Fall in oil prices prompt Belarusian government to lower 2015 economic development indices
The draft economic development forecast for 2015 presented by the Government on October 31st had to be revised as soon as the next month,.due to the lower oil prices and the further devaluation of the Russian ruble. If negative trends persist, the government might be prompted to revise GDP forecast for 2015 downward.
On October 31st, the Government presented the initial draft socio-economic development plan for 2015. GDP growth was projected at 2%. When calculating the forecast, the government assumed the average price on oil would be USD100/barrel and the average exchange rate RUR/USD at 39/1. On November 22nd, the government presented an updated version of the forecast with GDP growth at 0.5%. In the new draft, the oil price is at USD 83/barrel, and RUR/USD exchange rate is 43/1.
The government was prompted to revise the GDP forecast due to stagnation on the world oil market. The oversupply caused by a higher production of shale oil, among other factors, has led to a slump in oil prices. The OPEC countries have failed to agree on reducing oil production in order to reduce the supply, which should have increased oil prices. In Russia, the slumped oil prices, coupled with the western sanctions, have led to further devaluation of the Russian ruble. For Belarus, exports to Russia made up 42.4% of total exports in January- October 2014. The projected average annual RUR/USD exchange rate at 39/1 wasdeemed to be inflated, however, readjusting the average annual exchange rate upwards would imply a decline in foreign trade with Russia in dollar terms and a decrease in foreign currency proceeds in 2015.
The new draft forecast is also hardly feasible. Inflation forecast at 12% (December to December) is unrealistic due to cutbacks in state subsidised funding programmes and higher utility tariffs. Belarus has assumed that proceeds from export duties on oil products will be circa USD 1.9 billion and would be used to repay the public debt. Oil prices fell to USD 70/barrel, meaning that Belarus may earn less from export oil duties in 2015. The Russian rouble might strengthen only if oil prices go up again and if the West lifts its sanctions. Therefore, given the rapidly changing external situation, Belarus might readjust its 2015 forecast indices once again, projecting zero GDP growth. In the worst case scenario, the government might revise the GDP forecast and introduce negative GDP growth.
The initial draft socio-economic development forecast disregarded the low oil prices factor. Since the Belarusian budget is highly dependent on this parameter, the government might come up with new forecasts with zero or negative GDP growth.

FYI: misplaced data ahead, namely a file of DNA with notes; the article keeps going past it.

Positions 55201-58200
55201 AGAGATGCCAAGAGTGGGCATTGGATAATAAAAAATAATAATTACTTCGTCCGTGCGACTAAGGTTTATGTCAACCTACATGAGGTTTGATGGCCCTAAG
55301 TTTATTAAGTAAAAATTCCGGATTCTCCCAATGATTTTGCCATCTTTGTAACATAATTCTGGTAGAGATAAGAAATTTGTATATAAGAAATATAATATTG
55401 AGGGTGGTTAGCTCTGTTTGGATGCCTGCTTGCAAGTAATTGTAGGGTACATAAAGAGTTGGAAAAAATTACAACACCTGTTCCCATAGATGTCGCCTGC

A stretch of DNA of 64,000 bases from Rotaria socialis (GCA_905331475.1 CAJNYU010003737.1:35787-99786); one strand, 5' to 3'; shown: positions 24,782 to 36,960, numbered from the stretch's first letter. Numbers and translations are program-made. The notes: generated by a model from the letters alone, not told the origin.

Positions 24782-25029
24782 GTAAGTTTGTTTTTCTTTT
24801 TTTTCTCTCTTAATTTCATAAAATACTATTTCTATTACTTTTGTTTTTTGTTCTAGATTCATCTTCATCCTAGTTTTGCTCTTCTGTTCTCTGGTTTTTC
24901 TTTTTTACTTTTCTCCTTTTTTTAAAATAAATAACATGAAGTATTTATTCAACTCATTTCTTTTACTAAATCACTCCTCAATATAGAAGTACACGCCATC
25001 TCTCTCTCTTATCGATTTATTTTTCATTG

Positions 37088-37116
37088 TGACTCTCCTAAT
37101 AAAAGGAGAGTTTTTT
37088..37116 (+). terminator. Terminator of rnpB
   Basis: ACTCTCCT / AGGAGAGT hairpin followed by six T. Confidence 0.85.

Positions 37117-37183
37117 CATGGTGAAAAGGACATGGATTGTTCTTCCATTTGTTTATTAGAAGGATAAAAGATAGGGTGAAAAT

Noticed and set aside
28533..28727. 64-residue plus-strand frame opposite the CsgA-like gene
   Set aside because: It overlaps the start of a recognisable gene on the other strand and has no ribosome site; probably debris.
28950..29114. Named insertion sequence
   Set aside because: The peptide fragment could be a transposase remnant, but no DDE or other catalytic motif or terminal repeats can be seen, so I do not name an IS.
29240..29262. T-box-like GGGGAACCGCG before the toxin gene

The Belarusian authorities have launched a discussion on the moratorium or abolition of the death penalty under the pressure of Belarusian human rights activists and international community. Apparently, the authorities are interested in monitoring public sentiments and response to the possible abolition of the capital punishment. The introduction of a moratorium on the death penalty would depend on the dynamics in Belarusian-European relations, efforts of the civil society organisations and Western capitals.
In Grodno last week, the possibility of abolishing the death penalty in Belarus or introducing a moratorium was discussed.
The Belarusian authorities are likely to continue to support the death penalty in Belarus. During his rule, President Lukashenka pardoned only one person, and courts sentenced to death more than 400 people since the early 1990s. Over the past year, Belarusian courts sentenced to death several persons and one person was executed.
There are no recent independent polls about people’s attitude about the death penalty in Belarus. Apparently, this issue is not a priority for the population. In many ways, public opinion about the abolition of the death penalty would depend on the tone of the state-owned media reports.
That said, the Belarusian Orthodox Church and the Roman-Catholic Church stand for the abolition of the capital punishment, however their efforts in this regard only limit to public statements about their stance. Simultaneously, the authorities could have influenced public opinion about the death penalty through a focused media campaign in the state media. As they did, for example, with the nuclear power plant construction in Astravets. Initially unpopular project of the NPP construction was broadly promoted in the state media, and eventually, according to independent pollsters, was accepted by most population.